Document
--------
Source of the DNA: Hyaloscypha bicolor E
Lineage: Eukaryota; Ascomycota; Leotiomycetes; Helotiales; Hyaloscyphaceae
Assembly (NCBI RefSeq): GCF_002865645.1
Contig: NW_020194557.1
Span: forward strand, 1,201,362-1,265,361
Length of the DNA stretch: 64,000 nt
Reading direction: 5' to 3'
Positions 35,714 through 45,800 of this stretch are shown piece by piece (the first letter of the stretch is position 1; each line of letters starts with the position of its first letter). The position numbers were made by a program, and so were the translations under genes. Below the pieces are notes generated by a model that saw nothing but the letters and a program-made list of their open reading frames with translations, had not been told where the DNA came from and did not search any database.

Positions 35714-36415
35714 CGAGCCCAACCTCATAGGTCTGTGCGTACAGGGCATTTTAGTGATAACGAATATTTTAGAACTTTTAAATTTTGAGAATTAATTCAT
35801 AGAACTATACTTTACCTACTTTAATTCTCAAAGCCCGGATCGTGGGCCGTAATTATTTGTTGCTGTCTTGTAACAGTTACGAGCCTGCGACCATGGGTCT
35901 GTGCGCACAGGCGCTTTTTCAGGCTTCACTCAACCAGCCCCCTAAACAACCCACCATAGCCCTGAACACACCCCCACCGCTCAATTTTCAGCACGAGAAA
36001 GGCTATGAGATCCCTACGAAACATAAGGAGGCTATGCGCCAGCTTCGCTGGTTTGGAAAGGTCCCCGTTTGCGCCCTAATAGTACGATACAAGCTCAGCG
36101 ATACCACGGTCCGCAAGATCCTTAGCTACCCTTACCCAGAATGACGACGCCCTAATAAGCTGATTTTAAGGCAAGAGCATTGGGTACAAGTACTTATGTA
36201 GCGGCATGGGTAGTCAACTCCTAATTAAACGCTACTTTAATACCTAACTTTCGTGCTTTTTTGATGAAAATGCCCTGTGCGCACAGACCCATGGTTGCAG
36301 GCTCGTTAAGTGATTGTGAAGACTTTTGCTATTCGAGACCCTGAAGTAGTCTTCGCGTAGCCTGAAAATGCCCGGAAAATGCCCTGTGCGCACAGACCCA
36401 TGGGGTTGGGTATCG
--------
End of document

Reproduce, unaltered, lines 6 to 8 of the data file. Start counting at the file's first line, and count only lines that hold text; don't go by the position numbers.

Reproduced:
Length of the DNA stretch: 64,000 nt
Reading direction: 5' to 3'
Positions 35,714 through 45,800 of this stretch are shown piece by piece (the first letter of the stretch is position 1; each line of letters starts with the position of its first letter). The position numbers were made by a program, and so were the translations under genes. Below the pieces are notes generated by a model that saw nothing but the letters and a program-made list of their open reading frames with translations, had not been told where the DNA came from and did not search any database.